Docker is a very useful method of creating and running isolated versions of software. It is useful because working versions of software can be built and run using only the necessary libraries. Another useful feature is that the libraries used to build the software are fixed, and when sharing a Docker image it will run identically on different machines. For example, if you build and run a simulation using R 3.6.0, you can build a Docker image containing your code and R 3.6.0. This image can be shared with anyone and it will allow them to run your code using R 3.6.0, an exact replica of the environment you originally used.
This document gives an introduction with a focus on using R, for a more general introduction to Docker and help with installation and setup, see the following page: docs.docker.com/get-started (4 min read).
A Docker image is a template for an environment, software and files. Images are created using a Dockerfile which is covered later in this document. A Docker container is a runnable instance of an image. Once an image is created, a container can be started using this image; at this stage the software will be live on the host machine. For example, if an RStudio container is running, then a copy of RStudio will be available to use. This copy will be independent of any other local version of RStudio.
You can have many containers running simultaneously on your machine, and in general they will be isolated and independent of each other. Images and containers can be managed through commands on a terminal or a bash shell.
There are many different R and RStudio Docker images.
Official R images can be found here: https://hub.docker.com/_/r-base
RStudio and Shiny server images can be found here: https://hub.docker.com/u/rocker
An image can be downloaded using the
docker pull command. Alternatively, when
docker run is used if the image is not found on your local system it will be downloaded.
To run an RStudio image use the following command in terminal:
$ docker run -detach -p 8787:8787 -e PASSWORD=yourpassword --name my-rstudio rocker/rstudio
There are a few things to note, namely the flags used in the run command:
-dfor short, runs the container in the background of your terminal.
-pforwards the port on your machine to the container’s port. This is important for running RStudio (port 8787) and/or a Shiny server (port 3838) as a container. It is also important when running multiple containers.
--namegives a name to your container. This is not necessary but it’s useful for managing containers (stopping, removing, etc..).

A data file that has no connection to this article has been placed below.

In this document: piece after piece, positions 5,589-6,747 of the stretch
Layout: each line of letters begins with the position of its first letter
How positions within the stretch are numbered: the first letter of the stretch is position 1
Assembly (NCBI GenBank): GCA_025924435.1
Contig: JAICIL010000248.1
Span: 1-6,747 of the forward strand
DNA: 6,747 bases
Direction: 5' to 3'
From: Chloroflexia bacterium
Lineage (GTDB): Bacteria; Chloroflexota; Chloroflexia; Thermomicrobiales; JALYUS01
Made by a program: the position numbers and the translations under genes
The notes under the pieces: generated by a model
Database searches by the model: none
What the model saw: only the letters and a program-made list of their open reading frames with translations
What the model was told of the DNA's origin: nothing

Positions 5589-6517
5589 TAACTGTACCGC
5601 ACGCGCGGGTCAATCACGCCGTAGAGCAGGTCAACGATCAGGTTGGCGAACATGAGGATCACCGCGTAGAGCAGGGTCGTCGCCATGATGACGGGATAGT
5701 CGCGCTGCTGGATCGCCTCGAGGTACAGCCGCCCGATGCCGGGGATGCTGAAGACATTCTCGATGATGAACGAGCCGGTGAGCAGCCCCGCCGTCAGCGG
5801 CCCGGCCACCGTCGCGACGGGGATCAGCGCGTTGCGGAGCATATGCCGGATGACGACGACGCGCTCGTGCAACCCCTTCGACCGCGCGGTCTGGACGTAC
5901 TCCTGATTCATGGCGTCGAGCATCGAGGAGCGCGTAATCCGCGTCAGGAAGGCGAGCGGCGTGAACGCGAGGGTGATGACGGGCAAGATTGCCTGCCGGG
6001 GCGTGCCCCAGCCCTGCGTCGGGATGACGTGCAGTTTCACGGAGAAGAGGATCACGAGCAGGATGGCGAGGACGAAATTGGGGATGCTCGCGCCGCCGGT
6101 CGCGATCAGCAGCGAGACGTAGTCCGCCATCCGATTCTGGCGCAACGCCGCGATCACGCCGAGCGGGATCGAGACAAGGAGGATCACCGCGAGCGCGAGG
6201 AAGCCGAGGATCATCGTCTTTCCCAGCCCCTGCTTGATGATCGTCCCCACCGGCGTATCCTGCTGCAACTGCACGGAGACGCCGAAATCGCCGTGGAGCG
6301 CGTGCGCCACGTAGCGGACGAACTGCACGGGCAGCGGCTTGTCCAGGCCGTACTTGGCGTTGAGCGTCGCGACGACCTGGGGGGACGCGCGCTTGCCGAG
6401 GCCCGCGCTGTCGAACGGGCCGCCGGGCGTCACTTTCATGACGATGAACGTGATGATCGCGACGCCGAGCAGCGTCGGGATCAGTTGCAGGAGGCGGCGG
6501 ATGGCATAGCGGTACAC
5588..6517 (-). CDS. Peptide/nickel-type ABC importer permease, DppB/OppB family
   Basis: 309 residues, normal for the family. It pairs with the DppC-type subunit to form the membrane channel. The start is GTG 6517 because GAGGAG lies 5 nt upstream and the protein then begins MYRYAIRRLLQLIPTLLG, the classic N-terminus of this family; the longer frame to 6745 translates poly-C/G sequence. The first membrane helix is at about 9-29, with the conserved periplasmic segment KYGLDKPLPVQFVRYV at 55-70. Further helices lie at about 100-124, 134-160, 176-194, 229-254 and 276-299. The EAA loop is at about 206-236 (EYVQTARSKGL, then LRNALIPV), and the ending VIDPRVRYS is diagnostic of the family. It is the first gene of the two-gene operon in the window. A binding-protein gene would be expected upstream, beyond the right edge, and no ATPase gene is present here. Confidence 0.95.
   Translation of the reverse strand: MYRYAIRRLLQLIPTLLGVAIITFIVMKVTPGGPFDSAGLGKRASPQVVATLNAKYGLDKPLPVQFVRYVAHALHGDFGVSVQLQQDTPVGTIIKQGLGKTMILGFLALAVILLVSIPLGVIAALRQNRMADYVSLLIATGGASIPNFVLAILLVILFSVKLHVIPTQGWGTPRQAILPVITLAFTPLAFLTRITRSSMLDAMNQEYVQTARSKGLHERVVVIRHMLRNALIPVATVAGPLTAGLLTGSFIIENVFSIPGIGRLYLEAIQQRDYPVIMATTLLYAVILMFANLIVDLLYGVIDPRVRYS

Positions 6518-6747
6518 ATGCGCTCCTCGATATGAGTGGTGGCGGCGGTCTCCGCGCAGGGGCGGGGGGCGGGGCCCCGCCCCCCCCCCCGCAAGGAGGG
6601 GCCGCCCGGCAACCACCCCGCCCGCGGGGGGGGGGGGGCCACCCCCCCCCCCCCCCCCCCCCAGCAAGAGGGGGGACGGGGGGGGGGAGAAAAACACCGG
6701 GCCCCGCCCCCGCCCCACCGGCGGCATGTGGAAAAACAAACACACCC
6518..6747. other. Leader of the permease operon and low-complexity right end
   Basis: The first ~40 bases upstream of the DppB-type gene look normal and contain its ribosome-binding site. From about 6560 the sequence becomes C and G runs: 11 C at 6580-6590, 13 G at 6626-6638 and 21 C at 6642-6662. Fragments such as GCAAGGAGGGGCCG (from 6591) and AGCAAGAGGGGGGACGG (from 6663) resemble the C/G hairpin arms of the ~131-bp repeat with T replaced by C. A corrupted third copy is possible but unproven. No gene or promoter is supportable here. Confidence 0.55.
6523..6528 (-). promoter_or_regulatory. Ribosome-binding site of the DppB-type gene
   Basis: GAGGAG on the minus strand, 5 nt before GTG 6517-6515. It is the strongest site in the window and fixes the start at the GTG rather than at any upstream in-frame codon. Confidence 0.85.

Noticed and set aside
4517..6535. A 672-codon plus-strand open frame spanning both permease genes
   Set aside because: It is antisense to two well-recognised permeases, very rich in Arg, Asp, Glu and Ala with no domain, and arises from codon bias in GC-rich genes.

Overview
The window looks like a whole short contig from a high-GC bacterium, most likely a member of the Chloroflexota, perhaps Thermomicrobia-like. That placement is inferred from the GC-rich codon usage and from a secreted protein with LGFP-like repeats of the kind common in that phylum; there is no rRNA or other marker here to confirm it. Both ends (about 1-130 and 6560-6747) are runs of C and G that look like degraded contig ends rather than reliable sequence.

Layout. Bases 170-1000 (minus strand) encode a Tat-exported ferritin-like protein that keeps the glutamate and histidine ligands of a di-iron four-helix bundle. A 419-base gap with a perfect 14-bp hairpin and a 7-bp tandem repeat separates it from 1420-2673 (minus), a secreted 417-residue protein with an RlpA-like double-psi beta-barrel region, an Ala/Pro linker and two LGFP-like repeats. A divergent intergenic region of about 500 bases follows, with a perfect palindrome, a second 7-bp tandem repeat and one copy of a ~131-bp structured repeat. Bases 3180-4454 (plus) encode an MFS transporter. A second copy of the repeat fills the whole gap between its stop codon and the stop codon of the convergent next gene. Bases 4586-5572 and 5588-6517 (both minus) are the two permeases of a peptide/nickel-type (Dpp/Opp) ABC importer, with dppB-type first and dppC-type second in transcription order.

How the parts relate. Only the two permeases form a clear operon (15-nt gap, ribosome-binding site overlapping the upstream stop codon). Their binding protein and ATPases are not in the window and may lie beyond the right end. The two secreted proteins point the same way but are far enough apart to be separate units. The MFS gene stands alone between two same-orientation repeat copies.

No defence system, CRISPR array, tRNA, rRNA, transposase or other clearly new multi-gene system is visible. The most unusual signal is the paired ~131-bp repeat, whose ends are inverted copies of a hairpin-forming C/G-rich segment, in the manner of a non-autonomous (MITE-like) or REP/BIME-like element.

-eis used for environment variables. In this case the variable
PASSWORDneeds to be provided, any string can be chosen as the password.
To check the containers currently running on your machine use
docker ps --all, you should see similar output to below.
$ docker ps --all CONTAINER ID IMAGE COMMAND CREATED STATUS PORTS NAMES 96f368aefb83 rocker/rstudio:3.6.0 "/init" 9 seconds ago Up 8 seconds 0.0.0.0:8787->8787/tcp my-rstudio
RStudio can now be opened by going to localhost:8787 in a web browser. The username will be
rstudio and password will be the environment variable provided. In the case above I picked
-p flag in the run command determines which port RStudio can be found at. For example, if we used
-p 8000:8787 RStudio will then be accessible using
localhost:8000 in a web browser. This is useful when running multiple versions of R and RStudio, because each container will need to be routed through a different port.
Note: more advanced uses of Docker containers allow communication between containers, but this will not be covered here. See the Docker website for further reading.
An important feature of Docker images is version control, which is managed by ‘tagging’ an image. The available RStudio tags can be found here. To start a container with a specific tag, the tag name is added with a colon after the image name.
For example, to use RStudio with the current development version of R use:
$ docker run -d -p 8001:8787 -e PASSWORD=yourpassword --name my-rstudio-devel rocker/rstudio:devel
or to use version 3.6.0:
$ docker run -d -p 8002:8787 -e PASSWORD=yourpassword --name my-rstudio-363 rocker/rstudio:3.6.3
As mentioned in the section above, both containers can be run simultaneously. In this example, the development and 3.6.3 versions of R will be accessible simultaneously in a web browser at